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crazyvanman
Dec 31, 2010


This thread is super cool, thanks!

A couple of antecdotes anecdotes relating to ants from my childhood that have always stayed with me. I wonder if you guys could shed any light on them?

First, when I was around 9 y/o I was digging a hole and caught a glimpse of some ants carrying what appeared to be a newt larva into their nest. This was only about a metre from a pond, so presumably they some how retrieved it from there and were taking it home to eat? Of course to my child mind I had actually uncovered an inter-species plot to overthrow humanity where ants were working with lizards and were going to work their way up the food chain until an animal conspiracy would take us down.

Second story happened around the same time, when I noticed a small patch of mud (it was rock hard as this was summer) with around 4-5 dead ants on it. What struck me was that they were just lying there, dead. They hadn't been trampled by something large, they weren't near a nest and were in good physical condition. Again at the time I marvelled at this site of undergrowth battle I had discovered, where doubtless these ant heroes had fought valiantly. But what might kill ants in this way and not bother to eat them?

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crazyvanman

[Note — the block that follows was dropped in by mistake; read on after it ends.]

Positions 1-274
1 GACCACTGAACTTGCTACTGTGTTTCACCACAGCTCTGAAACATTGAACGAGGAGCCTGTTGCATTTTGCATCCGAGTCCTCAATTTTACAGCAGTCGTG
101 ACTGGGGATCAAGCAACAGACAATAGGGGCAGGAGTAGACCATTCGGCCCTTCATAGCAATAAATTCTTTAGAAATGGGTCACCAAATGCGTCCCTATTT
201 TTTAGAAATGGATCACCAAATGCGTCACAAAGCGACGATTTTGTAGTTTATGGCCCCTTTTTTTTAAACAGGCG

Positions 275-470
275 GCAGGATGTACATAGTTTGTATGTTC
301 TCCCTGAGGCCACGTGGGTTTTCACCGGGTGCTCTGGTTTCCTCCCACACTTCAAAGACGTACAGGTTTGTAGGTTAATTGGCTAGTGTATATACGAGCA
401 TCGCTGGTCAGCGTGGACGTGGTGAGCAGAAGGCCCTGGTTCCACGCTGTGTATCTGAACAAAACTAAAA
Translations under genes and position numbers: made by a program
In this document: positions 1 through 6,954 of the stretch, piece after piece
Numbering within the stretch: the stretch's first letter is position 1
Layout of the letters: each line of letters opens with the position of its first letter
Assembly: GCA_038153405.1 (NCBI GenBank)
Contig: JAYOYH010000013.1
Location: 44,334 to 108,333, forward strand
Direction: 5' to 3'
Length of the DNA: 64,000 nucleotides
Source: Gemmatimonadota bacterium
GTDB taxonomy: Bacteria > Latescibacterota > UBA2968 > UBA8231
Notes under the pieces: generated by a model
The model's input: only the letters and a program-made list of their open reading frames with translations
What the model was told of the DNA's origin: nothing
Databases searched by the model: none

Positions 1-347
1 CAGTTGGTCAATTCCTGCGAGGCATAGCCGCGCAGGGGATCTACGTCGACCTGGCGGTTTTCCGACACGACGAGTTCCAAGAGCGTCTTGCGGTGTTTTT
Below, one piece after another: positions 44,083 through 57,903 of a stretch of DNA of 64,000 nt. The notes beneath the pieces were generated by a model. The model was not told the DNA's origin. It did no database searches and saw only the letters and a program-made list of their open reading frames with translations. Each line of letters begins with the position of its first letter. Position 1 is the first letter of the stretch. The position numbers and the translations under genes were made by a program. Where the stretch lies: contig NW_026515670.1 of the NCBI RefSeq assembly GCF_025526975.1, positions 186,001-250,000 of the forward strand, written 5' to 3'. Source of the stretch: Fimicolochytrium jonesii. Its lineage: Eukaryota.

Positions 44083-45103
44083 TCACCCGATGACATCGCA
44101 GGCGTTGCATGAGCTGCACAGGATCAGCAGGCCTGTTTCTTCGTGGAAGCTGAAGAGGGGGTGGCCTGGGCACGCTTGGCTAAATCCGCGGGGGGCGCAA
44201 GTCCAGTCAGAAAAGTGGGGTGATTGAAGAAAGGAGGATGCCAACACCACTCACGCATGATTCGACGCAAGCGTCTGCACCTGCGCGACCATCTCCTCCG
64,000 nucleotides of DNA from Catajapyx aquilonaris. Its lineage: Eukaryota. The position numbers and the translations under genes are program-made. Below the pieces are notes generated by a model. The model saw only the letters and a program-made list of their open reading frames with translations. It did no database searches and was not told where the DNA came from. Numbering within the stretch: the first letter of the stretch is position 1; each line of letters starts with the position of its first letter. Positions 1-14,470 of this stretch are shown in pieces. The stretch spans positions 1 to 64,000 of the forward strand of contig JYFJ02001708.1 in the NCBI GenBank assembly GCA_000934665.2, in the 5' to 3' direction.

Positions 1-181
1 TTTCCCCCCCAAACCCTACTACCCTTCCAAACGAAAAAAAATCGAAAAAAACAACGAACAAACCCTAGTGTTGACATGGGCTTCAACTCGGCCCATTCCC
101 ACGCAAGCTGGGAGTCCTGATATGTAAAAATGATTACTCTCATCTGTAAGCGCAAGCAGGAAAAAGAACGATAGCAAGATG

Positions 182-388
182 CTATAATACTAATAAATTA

Dec 31, 2010


This was in the UK so it wasn't particularly hot, so sounds like a battleground may have been a likely explanation? Actually, reflecting on my younger self's anthropomorphisation of ants, is that a challenge in studying ants? So much of the terminology used, at least by lay people like me, is totally loaded language like 'queen', 'soldier' etc. Do you just come to diassociate that from their human meanings, or do you find the terms problematic at all?

Thanks for the explanations, both of you.

crazyvanman
Dec 31, 2010


Sorry for taking a long time to respond. Thanks for responding to my question about terminology, I really enjoyed the answers. As generally a history person I come from a space where language and its ambiguities is kind of the fun and useful part. However also having an interest in science/ecology I notice that one big difference is that using language is actually a pain and you have to compromise a lot. Particularly in English when a lot of the terms come out of the days of 'natural history' and the Victorian age and all its concurrent baggage.

I remember being in a temple in Thailand some years ago and seeing ants carrying a scorpion up a vertical wall. It was really impressive but it took them a long time to work out the best way. I came back around half an hour later and they had changed their mind about which route they were going to take. Do we have any idea how they are communicating when doing something like that?

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